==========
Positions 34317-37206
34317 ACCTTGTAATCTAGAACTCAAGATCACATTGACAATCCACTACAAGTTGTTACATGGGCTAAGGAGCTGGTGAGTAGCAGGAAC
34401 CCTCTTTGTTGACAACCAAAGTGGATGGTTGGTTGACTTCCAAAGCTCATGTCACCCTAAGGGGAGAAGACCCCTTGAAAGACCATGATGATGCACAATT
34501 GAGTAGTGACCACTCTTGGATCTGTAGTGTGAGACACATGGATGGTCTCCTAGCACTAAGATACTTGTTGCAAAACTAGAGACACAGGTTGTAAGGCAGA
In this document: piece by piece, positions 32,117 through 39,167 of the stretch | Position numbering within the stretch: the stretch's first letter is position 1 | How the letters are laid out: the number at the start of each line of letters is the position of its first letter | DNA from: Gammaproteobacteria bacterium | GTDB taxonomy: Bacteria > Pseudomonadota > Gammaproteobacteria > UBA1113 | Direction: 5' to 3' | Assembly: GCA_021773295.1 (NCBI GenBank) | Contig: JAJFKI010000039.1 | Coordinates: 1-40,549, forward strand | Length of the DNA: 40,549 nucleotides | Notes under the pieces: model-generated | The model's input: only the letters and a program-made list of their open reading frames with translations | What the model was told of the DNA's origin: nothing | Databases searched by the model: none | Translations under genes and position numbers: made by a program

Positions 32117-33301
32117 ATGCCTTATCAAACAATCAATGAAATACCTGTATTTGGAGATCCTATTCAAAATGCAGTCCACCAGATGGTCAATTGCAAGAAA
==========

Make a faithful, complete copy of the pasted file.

Positions 34317-37206
34317 ACCTTGTAATCTAGAACTCAAGATCACATTGACAATCCACTACAAGTTGTTACATGGGCTAAGGAGCTGGTGAGTAGCAGGAAC
34401 CCTCTTTGTTGACAACCAAAGTGGATGGTTGGTTGACTTCCAAAGCTCATGTCACCCTAAGGGGAGAAGACCCCTTGAAAGACCATGATGATGCACAATT
34501 GAGTAGTGACCACTCTTGGATCTGTAGTGTGAGACACATGGATGGTCTCCTAGCACTAAGATACTTGTTGCAAAACTAGAGACACAGGTTGTAAGGCAGA
In this document: piece by piece, positions 32,117 through 39,167 of the stretch | Position numbering within the stretch: the stretch's first letter is position 1 | How the letters are laid out: the number at the start of each line of letters is the position of its first letter | DNA from: Gammaproteobacteria bacterium | GTDB taxonomy: Bacteria > Pseudomonadota > Gammaproteobacteria > UBA1113 | Direction: 5' to 3' | Assembly: GCA_021773295.1 (NCBI GenBank) | Contig: JAJFKI010000039.1 | Coordinates: 1-40,549, forward strand | Length of the DNA: 40,549 nucleotides | Notes under the pieces: model-generated | The model's input: only the letters and a program-made list of their open reading frames with translations | What the model was told of the DNA's origin: nothing | Databases searched by the model: none | Translations under genes and position numbers: made by a program

Positions 32117-33301
32117 ATGCCTTATCAAACAATCAATGAAATACCTGTATTTGGAGATCCTATTCAAAATGCAGTCCACCAGATGGTCAATTGCAAGAAA